Lawmakers in Washington have agreed to a short-term suspension of the so-called debt ceiling, the nation's borrowing limit, averting temporarily the threat of a government default. But the nation's counties still have a lot at stake in ongoing Congressional negotiations that could affect everything from Medicaid and taxes to infrastructure funding, according to a report from the National Association of Counties (NACo).

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The report identifies several areas of concern for county governments. A pressing issue is potential cuts and cost shifts to counties in Medicaid, the federal health insurance program for the poor. The program is jointly financed and administered by the federal government, states and often through counties.

Counties put up part of the non-federal match for Medicaid in 27 states, while counties in 32 states are required to provide health care coverage for indigent residents. Counties also own hundreds of hospitals and nursing homes serving Medicaid beneficiaries.

No Medicaid cuts are currently scheduled but they could still be part of a "grand bargain" on debt and budget issues. "Reducing federal financial contributions to Medicaid puts counties at risk for absorbing shifted costs," according to NACo.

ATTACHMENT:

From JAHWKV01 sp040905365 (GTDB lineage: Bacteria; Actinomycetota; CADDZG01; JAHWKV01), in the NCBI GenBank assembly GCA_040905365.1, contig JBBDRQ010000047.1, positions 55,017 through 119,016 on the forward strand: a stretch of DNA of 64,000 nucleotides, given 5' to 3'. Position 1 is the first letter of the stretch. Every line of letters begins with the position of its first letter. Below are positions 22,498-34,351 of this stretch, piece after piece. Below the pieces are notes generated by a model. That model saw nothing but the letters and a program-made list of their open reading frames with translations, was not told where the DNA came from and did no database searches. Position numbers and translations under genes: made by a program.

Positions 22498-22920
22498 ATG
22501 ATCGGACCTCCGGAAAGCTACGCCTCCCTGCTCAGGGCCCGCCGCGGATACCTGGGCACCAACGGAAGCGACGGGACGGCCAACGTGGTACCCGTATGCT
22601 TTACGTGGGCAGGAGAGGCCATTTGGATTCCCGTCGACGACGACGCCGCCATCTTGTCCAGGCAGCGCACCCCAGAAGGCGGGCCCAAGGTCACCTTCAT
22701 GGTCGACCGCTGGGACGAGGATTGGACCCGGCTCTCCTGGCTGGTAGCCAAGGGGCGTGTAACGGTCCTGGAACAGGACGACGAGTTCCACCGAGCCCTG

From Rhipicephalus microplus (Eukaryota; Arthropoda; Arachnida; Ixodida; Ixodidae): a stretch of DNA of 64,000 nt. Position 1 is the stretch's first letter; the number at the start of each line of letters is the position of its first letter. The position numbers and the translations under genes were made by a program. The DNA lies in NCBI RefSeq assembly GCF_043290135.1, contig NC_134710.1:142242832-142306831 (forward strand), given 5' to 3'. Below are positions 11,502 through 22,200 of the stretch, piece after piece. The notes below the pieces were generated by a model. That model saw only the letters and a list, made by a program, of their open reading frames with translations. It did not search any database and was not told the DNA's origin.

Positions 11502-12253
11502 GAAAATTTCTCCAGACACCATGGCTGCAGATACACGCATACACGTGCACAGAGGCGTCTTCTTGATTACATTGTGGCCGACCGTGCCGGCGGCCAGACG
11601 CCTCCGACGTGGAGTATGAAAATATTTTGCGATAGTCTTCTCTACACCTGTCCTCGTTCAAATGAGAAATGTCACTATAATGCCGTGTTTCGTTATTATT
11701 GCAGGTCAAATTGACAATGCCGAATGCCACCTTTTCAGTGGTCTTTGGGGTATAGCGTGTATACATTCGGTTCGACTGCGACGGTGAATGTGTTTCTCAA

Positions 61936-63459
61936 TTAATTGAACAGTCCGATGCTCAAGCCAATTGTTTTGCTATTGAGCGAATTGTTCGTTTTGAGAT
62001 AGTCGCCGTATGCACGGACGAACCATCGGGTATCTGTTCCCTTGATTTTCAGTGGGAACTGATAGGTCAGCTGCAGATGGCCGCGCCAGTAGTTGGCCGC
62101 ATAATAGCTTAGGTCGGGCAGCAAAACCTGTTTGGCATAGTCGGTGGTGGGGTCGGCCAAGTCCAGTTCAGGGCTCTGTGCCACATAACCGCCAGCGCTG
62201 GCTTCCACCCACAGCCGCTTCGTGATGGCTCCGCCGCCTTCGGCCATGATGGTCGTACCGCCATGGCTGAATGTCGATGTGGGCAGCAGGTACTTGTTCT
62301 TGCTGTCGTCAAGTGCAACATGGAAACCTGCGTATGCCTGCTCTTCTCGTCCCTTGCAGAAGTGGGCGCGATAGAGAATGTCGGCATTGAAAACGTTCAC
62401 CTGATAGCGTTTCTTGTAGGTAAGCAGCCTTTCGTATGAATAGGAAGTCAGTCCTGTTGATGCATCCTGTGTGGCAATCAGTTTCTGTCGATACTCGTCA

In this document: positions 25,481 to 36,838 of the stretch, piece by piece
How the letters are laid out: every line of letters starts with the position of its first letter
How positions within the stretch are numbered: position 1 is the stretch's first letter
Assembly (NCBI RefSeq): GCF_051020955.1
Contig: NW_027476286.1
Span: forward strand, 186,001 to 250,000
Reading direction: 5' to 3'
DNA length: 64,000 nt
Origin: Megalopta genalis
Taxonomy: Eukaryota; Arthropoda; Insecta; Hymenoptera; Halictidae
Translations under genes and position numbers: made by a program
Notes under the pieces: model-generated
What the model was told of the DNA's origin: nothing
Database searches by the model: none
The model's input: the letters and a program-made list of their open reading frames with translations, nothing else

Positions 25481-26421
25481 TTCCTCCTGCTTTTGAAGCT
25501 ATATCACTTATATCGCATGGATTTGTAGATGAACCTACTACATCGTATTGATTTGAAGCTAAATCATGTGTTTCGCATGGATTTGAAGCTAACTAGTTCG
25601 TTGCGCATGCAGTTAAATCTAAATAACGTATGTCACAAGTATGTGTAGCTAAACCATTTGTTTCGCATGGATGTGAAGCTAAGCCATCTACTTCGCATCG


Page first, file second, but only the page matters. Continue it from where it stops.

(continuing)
Another worry point – eliminating or reducing the benefit of tax-exempt municipal bonds. One proposal to generate more revenue for the federal government could be to exclude interest on these bonds issued by state and local governments.

This could increase borrowing costs for the bonds, which have long been a major funding source for local governments to build roads, bridges and other infrastructure. "No federal grant program or funding stream can match the ability of tax-exempt bonds to produce solutions for local needs," according to the NACo report.

The report says counties could also be impacted by the "sequestration" across-the-board spending cuts currently scheduled for federal spending, as well as by possible changes in how the federal government treats deductions for state and local property or income taxes. All of these issues, NACo says, present "areas of risk and opportunity for counties in the ongoing negotiations."